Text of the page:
Monday, May 18, 2009

Don't Let The Butterflies Flutter By

I've written several times about the proposed plan to sell the last of the natural area of the county grounds to a private developer that is supposedly associated with UW-Milwaukee (but really isn't) in order for them to allegedly build a school of engineering campus, but for some reason also needs a hotel and a restaurant.

Oh, I know Scott Walker has been pushing hard for this to happen. But Scott Walker also had promised not to allow this land to be developed for anything but a state forest. Unfortunately, we already know all too well that Walker's word is good for nothing.

I also know that County Board Supervisor Luigi Schmitt is for this plan, as are the folks at the Milwaukee Journal Sentinel. But thanks to a reader of Cog Dis, this story was brought to my attention. The story is of the Butterfly Lady, Barb Agnew, who was already fighting to preserve the Monarch Trail for a long time. But here is what I found interesting (emphasis mine):

Agnew's is a renegade venture. She's a squatter, really, with no formal approvals from the county. She's garnered support from a few key officials, including Parks Director Sue Black and county Supervisor Jim "Luigi" Schmitt. Even the Milwaukee Metropolitan Sewerage District and the state Department of Transportation have drafted plans that skirt key features of the trail, at least for now.

But early drawings for the University of Wisconsin-Milwaukee's Engineering School show buildings, walkways and manicured grass in its place.

Apparently fickleness is contagious. Also interesting is the last part of the article:

One area that could end up being contested is a small section of the development zone where an Eagle Scout planted the endangered milkweed, plants Price grew from seeds.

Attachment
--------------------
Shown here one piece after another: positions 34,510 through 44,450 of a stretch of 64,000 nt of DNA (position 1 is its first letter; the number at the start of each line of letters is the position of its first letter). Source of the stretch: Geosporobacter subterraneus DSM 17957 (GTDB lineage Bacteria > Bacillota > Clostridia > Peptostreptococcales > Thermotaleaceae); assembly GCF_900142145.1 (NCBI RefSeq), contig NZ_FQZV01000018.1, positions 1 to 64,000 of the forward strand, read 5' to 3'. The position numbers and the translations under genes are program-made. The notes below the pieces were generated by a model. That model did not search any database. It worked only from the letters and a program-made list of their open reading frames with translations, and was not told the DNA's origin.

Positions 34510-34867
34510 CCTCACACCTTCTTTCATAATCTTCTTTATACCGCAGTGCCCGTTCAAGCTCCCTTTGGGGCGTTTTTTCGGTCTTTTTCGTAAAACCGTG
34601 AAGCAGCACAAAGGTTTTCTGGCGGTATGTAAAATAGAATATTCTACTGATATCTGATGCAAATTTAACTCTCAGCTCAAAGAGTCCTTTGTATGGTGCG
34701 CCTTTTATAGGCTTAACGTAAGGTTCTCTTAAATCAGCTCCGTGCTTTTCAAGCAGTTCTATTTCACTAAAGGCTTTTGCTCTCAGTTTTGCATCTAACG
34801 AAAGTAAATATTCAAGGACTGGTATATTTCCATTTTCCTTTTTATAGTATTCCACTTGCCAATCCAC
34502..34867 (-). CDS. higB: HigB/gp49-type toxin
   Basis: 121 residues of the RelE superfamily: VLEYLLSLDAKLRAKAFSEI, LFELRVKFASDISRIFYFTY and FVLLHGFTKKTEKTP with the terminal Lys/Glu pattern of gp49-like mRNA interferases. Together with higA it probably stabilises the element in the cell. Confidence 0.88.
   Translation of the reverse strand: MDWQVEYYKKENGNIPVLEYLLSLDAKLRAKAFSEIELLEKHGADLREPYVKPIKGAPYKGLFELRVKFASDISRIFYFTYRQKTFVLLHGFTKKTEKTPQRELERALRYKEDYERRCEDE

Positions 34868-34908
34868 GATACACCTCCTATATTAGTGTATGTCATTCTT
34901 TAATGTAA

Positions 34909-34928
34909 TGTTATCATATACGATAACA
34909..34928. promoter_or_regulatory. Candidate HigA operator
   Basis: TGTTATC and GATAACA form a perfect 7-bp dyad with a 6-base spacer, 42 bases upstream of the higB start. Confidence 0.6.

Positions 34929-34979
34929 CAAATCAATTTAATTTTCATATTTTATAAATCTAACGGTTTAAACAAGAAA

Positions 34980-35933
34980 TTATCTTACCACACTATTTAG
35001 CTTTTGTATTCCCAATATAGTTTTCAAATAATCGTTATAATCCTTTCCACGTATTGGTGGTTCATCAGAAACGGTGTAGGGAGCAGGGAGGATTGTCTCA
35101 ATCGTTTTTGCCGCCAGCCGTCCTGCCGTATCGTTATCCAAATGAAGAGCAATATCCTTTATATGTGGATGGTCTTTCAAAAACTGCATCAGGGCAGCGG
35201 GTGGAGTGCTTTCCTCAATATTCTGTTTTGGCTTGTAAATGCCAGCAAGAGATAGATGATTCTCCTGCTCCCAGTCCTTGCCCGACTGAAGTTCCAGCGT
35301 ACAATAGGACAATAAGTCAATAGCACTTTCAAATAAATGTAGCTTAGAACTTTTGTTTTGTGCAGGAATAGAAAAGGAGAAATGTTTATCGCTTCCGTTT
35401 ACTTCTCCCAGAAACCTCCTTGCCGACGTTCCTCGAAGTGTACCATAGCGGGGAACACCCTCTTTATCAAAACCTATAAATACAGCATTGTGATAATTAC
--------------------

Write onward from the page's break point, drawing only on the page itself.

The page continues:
Price and Agnew deny encroaching intentionally on the development zone in an effort to create something too controversial to destroy.

Still, he said, "It would take a certain amount of hubris for anybody to bulldoze an endangered species planted by an Eagle Scout."

Whatever the outcome, it will likely be a postscript in the coming documentary "The Butterfly Trees," by filmmaker Kay Milam, who shot footage last year of Agnew plucking a caterpillar from a milkweed plant with a "gargantuan bulldozer in the background."

The only other people really in support of destroying the natural wonder are the people that stand to gain the most wealth from it and Patrick McIlheran, the MJS' lead cheerleader for all thing avaricious. In fact, last week, PaddyMac wrote not just one, but two, snarky pieces on his company-sponsored blog.

In the first posting, he apparently thought that he was making a rational argument by saying that it's hard to ride the bus to the east side, where the main campus is. He adds to inanity by saying that most people drive anyway.

Heh. Most students I know commute by mass transit. Not many can afford a car, the gas, the ever-increasing insurance, and to pay for the scarce parking. Secondly, if commuting around the east side by bus is too hard, what in the world makes him think that schlepping across the county and back is any better? If transportation was really an issue, it would make much more sense to put it on campus, adjoining the campus (like the soon to be closed Columbia Hospital) or near the campus (like the Park East Corridor).